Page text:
Title X Is Funding Crisis Pregnancy Centers, While Planned Parenthood Is Forced To Withdraw
Planned Parenthood announced Monday that it would officially withdraw from the Title X family planning program due to an anti-abortion rule issued by the Trump administration earlier this year. In addition to Planned Parenthood, seven states and many family planning organizations nationwide have announced that they will be withdrawing from Title X so they don’t have to compromise the comprehensive care they provide patients. The withdrawals leave a void for low-income patients, some of whom could turn to a network of crisis pregnancy centers that received Title X funds for the first time this year.
Instead of going to Planned Parenthood clinics, McGill Johnson said some Title X funding will go to centers like Obria, which won’t be able to fill Planned Parenthood’s shoes.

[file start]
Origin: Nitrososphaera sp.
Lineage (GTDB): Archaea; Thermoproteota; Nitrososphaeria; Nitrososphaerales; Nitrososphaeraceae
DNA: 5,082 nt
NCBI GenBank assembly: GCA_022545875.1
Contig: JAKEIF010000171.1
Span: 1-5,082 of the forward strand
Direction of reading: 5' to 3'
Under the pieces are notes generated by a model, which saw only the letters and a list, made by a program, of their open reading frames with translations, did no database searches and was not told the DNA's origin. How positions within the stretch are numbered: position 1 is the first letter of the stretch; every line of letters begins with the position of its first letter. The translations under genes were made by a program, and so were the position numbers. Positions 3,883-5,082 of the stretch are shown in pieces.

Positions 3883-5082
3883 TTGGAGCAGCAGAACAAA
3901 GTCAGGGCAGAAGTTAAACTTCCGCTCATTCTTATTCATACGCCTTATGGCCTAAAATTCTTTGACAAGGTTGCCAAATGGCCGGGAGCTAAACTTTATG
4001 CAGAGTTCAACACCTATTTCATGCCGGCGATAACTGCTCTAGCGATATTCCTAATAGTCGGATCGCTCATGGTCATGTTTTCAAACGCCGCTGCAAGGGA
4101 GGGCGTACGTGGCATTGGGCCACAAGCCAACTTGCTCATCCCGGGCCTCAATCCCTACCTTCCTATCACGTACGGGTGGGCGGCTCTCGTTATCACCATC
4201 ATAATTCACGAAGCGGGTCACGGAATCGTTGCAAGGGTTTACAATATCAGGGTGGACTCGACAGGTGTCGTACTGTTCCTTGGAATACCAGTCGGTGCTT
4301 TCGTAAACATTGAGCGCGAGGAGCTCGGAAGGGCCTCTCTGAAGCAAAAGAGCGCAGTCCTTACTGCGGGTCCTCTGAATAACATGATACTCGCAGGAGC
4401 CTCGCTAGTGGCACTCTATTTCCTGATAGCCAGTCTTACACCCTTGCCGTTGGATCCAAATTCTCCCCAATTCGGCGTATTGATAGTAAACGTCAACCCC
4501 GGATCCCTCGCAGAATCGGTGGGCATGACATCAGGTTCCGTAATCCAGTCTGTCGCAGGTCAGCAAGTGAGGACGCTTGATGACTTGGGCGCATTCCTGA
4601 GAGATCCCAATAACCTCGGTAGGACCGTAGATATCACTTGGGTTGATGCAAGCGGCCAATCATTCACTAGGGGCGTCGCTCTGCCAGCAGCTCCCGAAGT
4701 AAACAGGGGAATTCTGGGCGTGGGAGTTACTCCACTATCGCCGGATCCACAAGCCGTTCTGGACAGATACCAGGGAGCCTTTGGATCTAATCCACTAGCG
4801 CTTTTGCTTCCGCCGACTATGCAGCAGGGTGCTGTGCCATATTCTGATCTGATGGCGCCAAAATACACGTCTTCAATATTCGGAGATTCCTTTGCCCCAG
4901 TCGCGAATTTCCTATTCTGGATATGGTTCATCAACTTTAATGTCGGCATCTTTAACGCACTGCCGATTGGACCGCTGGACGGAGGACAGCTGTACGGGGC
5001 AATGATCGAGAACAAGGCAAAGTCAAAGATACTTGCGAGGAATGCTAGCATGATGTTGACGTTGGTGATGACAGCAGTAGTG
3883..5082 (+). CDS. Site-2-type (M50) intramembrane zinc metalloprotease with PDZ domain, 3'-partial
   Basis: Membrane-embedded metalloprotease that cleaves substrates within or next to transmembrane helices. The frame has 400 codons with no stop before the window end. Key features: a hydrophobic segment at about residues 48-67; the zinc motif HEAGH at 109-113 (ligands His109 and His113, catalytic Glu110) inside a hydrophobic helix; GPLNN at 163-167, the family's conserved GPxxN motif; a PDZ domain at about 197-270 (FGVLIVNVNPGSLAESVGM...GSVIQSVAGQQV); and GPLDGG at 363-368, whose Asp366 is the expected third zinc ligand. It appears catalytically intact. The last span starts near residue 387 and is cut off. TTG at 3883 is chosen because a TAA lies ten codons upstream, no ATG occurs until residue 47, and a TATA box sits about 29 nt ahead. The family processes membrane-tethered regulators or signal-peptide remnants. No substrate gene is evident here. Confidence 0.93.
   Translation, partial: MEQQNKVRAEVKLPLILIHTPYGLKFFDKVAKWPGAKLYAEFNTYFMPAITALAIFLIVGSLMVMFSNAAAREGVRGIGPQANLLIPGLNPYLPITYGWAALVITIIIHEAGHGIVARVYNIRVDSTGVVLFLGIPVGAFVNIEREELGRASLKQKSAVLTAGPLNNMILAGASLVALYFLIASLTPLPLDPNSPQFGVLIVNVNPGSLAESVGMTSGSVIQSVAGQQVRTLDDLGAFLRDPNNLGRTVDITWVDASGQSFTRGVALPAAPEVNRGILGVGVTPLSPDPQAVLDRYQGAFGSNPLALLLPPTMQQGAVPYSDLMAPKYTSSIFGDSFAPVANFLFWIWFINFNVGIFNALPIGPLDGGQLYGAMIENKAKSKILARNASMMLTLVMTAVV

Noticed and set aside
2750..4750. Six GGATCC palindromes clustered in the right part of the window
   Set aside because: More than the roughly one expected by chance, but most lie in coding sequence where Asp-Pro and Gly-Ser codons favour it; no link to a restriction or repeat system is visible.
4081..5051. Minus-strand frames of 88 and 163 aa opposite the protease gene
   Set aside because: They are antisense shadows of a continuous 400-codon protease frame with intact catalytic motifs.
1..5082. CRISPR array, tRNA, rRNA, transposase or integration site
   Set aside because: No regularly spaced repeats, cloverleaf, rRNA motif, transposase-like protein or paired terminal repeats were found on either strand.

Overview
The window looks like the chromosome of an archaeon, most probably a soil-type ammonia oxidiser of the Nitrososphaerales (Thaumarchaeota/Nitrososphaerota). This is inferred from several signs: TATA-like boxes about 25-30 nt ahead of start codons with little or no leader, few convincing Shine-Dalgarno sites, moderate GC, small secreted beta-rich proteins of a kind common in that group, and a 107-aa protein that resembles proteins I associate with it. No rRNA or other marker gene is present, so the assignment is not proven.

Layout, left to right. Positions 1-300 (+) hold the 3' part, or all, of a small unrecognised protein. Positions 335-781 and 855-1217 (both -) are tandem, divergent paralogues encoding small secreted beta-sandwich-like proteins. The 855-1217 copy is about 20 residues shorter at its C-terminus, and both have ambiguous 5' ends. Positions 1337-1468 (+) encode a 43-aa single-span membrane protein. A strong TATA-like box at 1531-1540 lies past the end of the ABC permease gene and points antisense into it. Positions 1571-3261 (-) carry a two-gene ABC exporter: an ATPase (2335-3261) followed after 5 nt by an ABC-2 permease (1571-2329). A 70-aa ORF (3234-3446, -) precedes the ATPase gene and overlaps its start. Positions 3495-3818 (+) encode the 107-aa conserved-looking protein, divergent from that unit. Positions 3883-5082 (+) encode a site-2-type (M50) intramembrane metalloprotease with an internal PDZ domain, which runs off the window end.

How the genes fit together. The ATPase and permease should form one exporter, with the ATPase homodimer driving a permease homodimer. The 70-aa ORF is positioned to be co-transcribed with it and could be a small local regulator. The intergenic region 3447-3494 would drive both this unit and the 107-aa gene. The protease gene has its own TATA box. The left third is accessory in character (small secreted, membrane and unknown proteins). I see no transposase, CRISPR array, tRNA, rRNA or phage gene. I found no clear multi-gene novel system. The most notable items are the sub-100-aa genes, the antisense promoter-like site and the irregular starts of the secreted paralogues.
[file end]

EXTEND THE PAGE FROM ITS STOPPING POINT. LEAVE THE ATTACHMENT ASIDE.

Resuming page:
A May report from Rewire.News noted that Obria told HHS in one of its Title X applications that it would provide access to birth control. But Obria’s founder and CEO, Kathleen Bravo, wrote to supporters in a January email that the clinics’ “model is committed to never provide hormonal contraception nor abortions,” according to a report by the Campaign for Accountability. “Obria promotes abstinence-based sexual risk avoidance education — the most effective public health model for promoting healthy behaviors,” Bravo’s email reportedly continued. Bustle has reached out to Obria for comment.
Additionally, The Guardian reported that Obria’s application for federal funding referenced the Femm app, created and led by the Femm Foundation, whose board is against abortion access. The app allows users to “avoid or achieve” pregnancy by tracking menstruation and other details, while also doubting the efficacy of birth control. Obria reportedly wrote in its application for funding that the Femm Foundation’s app and methods were central to its abstinence-only teachings, despite the fact that Title X grantees are supposed “to offer a broad range of acceptable and effective medically [FDA] approved contraceptive methods and related services,” according to HHS. Bustle has reached out to HHS for comment.